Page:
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Honoring a Selfless Servant

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By James Hohmann and Philip Rucker
Washington Post Staff Writers
Thursday, July 3, 2008

He was a cop's cop, steely enough to be assigned to an elite enforcement squad, yet compassionate enough to spend $1,500 of his own money to buy an air-conditioning and heating system for a needy family he hardly knew.

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Cpl. Richard Scott Findley, 39, was the boy who grew up playing flashlight tag, kickball and marbles in the streets of his Calverton neighborhood in northern Prince George's County. He was the jokester who joined the Beltsville Volunteer Fire Department at 19 and often had his fellow firefighters in stitches, even on 3 a.m. calls.

Many of those firefighters attended a viewing at a Beltsville funeral home yesterday for Findley, a county police officer who was slain in the line of duty last week. The viewing drew about 3,000 people, officers said. Some wept as they waited for more than two hours to pay their respects at Findley's closed coffin.

In the funeral home, roses, lilies and other flowers lined the walls, mourners said. Findley's widow, Kelly, also a Beltsville fire department volunteer, stood near a family portrait.

Mourners will gather again today for Findley's funeral, at which he will be remembered as a selfless servant and devoted family man.

Tobi Suarez, a property manager at a Laurel townhouse community, attended the viewing.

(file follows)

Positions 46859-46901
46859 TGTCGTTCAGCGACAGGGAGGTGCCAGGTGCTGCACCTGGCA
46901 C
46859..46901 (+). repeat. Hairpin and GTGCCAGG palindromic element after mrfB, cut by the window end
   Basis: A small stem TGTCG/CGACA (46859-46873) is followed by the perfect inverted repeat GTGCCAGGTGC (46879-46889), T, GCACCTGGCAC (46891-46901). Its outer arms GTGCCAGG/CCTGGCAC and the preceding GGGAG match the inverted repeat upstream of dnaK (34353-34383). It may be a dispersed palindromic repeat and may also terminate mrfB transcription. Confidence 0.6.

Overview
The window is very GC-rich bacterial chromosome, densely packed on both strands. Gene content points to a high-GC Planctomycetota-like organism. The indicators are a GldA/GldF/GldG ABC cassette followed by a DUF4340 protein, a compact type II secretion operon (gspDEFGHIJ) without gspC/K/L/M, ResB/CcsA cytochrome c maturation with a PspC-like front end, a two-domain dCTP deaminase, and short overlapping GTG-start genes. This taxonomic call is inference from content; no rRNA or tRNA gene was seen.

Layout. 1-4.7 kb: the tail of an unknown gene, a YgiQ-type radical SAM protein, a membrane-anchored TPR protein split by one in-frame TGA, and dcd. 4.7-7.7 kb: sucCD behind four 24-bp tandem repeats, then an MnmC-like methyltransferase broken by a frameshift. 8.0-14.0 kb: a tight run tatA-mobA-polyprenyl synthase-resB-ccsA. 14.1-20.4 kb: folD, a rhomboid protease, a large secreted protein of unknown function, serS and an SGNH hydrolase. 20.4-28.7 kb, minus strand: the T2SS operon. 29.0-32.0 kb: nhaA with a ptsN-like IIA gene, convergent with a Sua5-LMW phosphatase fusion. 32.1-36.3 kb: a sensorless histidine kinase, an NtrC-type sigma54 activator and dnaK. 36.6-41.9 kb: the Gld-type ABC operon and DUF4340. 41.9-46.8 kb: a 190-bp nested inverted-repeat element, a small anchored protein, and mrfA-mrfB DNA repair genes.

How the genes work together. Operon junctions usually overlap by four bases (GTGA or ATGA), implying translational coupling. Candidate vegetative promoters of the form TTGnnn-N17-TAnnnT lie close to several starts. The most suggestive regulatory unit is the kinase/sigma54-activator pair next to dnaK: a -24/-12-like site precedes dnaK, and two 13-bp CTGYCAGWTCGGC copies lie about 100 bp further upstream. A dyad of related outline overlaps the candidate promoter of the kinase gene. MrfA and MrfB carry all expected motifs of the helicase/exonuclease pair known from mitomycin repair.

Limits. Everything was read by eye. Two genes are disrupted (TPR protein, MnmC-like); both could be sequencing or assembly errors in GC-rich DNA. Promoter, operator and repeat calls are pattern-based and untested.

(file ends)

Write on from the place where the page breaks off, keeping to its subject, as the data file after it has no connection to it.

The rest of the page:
"This explains it all," said Suarez, pointing at the slow-moving lines of people. "He was just an outstanding human being. A real fine guy."

Findley died June 27 in Laurel when he was run down by what police described as two men driving a stolen pickup truck. Ronnie L. White, the 19-year-old charged with driving the truck, was found dead in his jail cell Sunday. His death was ruled a homicide, and federal and state officials are investigating.

At the funeral home yesterday, County Executive Jack B. Johnson (D) met with Findley's widow.

"He gave all his time to Prince George's County and actually gave his life to Prince George's County," Johnson said afterward.

Two weeks before he died, Findley carried out a drug bust that netted more than 400 grams of marijuana worth more than $8,000, said his supervisor, Lt. Eric Wooleyhand. Findley was so excited that at 2 a.m., he sent Wooleyhand a cellphone picture of himself holding the contraband.

"You couldn't ask for a better employee or a better police officer," Wooleyhand said, displaying the picture.


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